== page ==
Charm Beats Accuracy


A seven-month study of weather forecasting at Kansas City television stations was conducted over 220 days … One [station manager] said, "There’s not an evaluation of accuracy in hiring meteorologists. Presentation takes precedence over accuracy." And when discussing accuracy (or the lack thereof) of a seven-day forecast, another station manager stated, "All viewers care about is the next day. Accuracy is not a big deal to viewers." …

The data show that stations are so consumed with ratings that accuracy in weather predictions takes an irrelevant back seat to snappy patter and charm. When directly asked if accuracy mattered in forecasting, every station manager and meteorologist said it did. But when asked what steps they had taken to measure and ensure accuracy, they were without answers.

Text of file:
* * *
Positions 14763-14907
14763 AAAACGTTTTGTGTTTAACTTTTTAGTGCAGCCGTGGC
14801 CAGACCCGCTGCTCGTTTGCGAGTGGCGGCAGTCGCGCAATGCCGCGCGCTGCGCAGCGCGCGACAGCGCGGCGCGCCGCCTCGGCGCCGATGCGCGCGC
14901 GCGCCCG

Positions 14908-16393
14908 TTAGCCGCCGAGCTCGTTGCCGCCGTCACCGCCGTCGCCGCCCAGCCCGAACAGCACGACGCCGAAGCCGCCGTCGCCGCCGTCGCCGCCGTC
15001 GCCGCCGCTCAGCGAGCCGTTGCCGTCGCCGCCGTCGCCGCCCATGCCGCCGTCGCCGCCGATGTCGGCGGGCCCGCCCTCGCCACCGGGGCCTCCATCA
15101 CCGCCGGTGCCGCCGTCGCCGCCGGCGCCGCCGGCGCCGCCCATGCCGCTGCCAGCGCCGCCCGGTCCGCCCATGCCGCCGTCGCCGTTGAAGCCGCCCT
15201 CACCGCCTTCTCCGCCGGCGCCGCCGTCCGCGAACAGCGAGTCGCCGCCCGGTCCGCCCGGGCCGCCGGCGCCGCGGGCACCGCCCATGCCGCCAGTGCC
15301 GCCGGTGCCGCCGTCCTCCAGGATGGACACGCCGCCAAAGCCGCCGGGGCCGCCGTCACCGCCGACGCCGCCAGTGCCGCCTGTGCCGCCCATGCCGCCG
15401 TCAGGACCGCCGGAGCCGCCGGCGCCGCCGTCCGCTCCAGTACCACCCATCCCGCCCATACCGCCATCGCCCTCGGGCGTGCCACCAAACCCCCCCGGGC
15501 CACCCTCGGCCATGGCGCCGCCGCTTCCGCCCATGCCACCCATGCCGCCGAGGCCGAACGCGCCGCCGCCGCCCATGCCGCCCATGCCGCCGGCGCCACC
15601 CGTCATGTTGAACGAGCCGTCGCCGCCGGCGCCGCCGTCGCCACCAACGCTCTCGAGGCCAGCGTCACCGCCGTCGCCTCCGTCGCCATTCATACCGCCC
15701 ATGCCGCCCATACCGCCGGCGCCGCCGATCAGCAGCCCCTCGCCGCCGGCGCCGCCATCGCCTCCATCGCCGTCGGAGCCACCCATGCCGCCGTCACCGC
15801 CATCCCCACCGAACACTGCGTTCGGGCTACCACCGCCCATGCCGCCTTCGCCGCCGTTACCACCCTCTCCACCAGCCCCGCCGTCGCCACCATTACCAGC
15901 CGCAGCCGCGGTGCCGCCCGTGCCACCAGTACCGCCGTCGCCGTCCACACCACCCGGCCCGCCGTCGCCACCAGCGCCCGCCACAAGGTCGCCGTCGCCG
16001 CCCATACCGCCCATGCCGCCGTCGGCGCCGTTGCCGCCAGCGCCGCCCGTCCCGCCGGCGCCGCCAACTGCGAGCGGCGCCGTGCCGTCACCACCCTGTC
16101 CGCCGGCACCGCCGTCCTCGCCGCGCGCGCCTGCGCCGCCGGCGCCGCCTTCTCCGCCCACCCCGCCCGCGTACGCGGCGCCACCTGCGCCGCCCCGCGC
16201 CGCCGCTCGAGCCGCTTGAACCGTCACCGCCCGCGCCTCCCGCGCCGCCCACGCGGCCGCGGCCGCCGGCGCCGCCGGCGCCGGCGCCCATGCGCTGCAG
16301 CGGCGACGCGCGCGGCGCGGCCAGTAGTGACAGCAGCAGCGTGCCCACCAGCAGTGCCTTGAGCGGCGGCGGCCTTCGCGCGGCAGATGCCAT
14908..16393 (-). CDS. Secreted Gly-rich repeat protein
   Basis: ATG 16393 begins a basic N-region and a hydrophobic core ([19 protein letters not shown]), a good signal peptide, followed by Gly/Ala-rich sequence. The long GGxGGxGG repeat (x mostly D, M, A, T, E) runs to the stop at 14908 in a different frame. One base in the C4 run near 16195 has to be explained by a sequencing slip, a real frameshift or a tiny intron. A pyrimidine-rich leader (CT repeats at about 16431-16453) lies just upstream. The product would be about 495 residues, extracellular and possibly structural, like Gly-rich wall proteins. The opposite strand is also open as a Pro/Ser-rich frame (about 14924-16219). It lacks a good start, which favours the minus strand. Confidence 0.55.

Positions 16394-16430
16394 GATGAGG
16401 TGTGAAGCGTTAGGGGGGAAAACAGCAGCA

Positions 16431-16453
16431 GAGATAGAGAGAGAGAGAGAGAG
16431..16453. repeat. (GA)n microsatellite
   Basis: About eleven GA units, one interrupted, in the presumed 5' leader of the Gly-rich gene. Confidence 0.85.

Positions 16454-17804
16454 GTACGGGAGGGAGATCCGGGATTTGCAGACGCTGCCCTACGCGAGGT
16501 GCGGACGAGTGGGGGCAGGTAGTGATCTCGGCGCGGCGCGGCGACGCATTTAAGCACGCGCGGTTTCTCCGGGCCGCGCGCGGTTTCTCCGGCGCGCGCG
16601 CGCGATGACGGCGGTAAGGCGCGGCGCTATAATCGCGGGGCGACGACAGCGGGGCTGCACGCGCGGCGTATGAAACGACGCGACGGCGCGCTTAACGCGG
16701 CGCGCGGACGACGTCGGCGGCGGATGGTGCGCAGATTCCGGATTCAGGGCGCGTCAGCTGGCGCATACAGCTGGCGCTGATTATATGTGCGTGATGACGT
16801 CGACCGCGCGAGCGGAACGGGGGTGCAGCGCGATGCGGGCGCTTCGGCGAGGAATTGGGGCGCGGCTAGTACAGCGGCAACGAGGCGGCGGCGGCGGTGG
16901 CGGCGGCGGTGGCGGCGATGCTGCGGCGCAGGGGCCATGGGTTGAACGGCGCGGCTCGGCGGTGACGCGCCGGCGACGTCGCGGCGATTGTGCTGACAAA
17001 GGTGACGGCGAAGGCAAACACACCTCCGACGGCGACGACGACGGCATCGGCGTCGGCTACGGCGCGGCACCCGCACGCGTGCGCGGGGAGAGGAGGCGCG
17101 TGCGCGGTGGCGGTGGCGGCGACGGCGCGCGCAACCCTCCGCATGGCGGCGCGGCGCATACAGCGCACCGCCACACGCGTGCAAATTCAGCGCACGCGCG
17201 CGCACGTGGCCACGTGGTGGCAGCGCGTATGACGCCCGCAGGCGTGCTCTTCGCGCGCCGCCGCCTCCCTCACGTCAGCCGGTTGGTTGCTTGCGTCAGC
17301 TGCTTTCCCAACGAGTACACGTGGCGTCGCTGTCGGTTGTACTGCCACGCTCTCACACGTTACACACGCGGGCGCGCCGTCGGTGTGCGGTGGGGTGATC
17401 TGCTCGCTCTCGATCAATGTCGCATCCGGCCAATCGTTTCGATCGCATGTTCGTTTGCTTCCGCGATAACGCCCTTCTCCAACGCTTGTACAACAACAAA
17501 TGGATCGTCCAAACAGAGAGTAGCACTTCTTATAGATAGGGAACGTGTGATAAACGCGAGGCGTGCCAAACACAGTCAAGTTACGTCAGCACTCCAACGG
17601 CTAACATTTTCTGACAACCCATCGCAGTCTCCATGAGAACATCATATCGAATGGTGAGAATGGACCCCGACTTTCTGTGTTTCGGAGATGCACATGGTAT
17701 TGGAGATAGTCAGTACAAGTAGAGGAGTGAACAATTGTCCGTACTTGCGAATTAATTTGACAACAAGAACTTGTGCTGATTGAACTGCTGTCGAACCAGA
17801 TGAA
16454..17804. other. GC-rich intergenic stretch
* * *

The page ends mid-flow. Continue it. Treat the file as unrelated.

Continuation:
No meteorologist or television station kept records of what they predicted, nor compared their predictions to actual results over a long term. No meteorologist posts their accuracy statistics on their résumé. No station managers use accuracy statistics in the hiring or evaluation of their meteorologists.  Instead, the focus is on charm, charisma, and presentation. Their words say they care about accuracy, but their actions say they do not.

Why should we expect this to be any better for other kinds of news?  If viewers can watch the same person day after day making predictions about something they care about and personally verify day after day, and still not care much about accuracy relative to looks and charm, how much can we really expect people to care about accuracy of news on unrest in Thailand, the credit crisis, or a new medical study?  Can we really expect people to track the accuracy of advice from their doctors, lawyers, or interior decorators, relative to their looks, charm, and general impressiveness?

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